However, in this matter, the court declined to order costs as the director had failed to demonstrate that those costs had been incurred as a result of any negligence by the lawyer.

Robinson v Blackheart Industries Pty Ltd & Ors [2014] FCCA 1353 (27 June 2014) 

Draft agreement and voting process must be separate


Commissioner Ryan in the FWC  said companies must provide employees with a copy of any draft enterprise agreement and notify them of the time, place and method of voting up to seven days before the start of the voting process.

The commission noted the voting process included the systematic series of actions by which an employer initiates the request for employees to approve the agreement by voting on it, carries out the request for employees to approve the agreement by voting on it and determines the outcome of the request for employees to approve the agreement by voting on it.

The company here had begun the voting process on 1 May by sending employees the notification, ballot paper and return envelope. This meant the access period was the seven days leading up to 1 May.

Concept Engineering (Aust) Pty Ltd [2014] FWC 4227 (27 June 2014) 

One day late too late for access to draft agreement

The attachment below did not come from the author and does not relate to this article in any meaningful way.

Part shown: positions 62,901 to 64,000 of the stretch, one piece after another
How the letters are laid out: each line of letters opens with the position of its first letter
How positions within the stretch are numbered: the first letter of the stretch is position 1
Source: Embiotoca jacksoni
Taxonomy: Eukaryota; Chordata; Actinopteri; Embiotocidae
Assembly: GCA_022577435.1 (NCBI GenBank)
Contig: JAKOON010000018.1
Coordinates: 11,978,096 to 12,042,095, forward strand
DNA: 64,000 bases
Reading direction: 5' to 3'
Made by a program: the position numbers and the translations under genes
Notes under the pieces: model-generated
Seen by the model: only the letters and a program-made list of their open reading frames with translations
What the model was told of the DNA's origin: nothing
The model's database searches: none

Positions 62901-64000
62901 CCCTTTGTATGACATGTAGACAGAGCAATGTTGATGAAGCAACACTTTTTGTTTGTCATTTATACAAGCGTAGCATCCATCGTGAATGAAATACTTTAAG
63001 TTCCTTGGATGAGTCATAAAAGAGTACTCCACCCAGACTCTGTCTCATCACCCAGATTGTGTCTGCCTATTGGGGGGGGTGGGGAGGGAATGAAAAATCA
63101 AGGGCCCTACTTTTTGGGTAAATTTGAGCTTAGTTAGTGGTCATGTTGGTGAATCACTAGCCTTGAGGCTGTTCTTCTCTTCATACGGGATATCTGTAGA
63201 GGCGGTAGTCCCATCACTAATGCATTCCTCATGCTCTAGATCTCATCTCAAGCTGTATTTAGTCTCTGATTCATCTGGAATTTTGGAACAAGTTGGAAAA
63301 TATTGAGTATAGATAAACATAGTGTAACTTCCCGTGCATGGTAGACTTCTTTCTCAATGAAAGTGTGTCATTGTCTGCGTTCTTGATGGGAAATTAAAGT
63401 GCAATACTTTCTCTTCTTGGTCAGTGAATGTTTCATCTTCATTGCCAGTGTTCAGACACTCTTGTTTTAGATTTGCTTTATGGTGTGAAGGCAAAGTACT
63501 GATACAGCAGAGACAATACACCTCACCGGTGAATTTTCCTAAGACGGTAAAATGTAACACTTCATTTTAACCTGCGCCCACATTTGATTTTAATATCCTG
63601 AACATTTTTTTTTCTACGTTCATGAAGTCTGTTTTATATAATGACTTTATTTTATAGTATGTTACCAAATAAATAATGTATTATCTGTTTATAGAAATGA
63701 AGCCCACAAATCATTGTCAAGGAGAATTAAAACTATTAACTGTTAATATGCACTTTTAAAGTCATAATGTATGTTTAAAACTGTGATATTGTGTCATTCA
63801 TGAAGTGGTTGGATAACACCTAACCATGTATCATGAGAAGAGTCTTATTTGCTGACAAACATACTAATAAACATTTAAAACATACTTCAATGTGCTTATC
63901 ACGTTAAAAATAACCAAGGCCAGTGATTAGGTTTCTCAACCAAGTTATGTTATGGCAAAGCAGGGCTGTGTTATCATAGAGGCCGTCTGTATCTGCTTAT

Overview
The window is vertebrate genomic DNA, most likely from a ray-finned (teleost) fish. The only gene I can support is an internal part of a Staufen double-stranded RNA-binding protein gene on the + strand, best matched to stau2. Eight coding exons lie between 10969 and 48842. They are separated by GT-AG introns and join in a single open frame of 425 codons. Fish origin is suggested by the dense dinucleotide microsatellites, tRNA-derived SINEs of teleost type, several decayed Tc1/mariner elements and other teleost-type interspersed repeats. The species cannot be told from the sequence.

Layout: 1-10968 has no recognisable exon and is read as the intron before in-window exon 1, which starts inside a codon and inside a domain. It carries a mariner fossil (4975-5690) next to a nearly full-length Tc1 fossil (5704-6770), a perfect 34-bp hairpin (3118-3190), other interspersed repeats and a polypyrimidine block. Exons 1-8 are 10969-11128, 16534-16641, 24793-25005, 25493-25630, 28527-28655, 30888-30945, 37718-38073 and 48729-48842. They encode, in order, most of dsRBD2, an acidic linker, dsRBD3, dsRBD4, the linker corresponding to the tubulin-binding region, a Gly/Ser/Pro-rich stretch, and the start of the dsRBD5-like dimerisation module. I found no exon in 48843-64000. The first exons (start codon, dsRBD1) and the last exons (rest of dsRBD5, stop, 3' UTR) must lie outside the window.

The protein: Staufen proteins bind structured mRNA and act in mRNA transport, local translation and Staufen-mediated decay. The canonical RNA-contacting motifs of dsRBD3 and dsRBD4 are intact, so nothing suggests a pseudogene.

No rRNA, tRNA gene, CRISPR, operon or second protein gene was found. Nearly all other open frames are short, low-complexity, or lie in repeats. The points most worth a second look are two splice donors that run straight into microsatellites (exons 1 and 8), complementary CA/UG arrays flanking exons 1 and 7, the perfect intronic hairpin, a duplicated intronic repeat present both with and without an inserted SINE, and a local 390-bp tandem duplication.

The FWC has refused to approve a new agreement as the employer gave employees access to the draft deal and details about the approval ballot a day later than required.

Senior deputy president Harrison found the company had not met the access requirement because the seven-day period included the day on which it gave employees notice.

The commission found the information relating to the proposed agreement and employee ballot was required to be given to employees by the start of the access period.

Re Hydro Electric Corporation [2014] FWC 4169 (24 June 2014)
 

Agreement terminated – return to award


The Fair Work Commission noted the union’s submission that it was generally not in the public interest for an expired enterprise agreement to provide terms and conditions of employment below the award safety net.

Based on the submissions before the Commission, the tribunal was not aware of any evidence of any objection or any adverse reaction from employees to what was being proposed by way of termination of the agreement. Based on the submissions and material provided to the Commission it would appear the employees would generally be better off under the coverage of the award than the agreement. 

Shop, Distributive and Allied Employees Association [2014] FWCA 4301 (27 June 2014)  

ROE training  program to be completed


The FWC made an order suspending entry rights with respect to Lend Lease sites in SA for CFMEU officials for one year, unless or until a specific right of entry training program was completed.

Certain officials were excepted. Corresponding restriction on new entry permits were also appropriate.

Misuses were found to be significant in number and scale and the evidence confirmed significant potential for repetition of the behaviours previously found by the full bench of the commission.

The evidence indicated the strategy referred to by the full bench appeared to be directed to Lend Lease, rather than at a particular site managed by Lend Lease.

Re Fair Work Commission [2014] FWC 3907 - O'Callaghan SDP - 13 June 2014 

Post details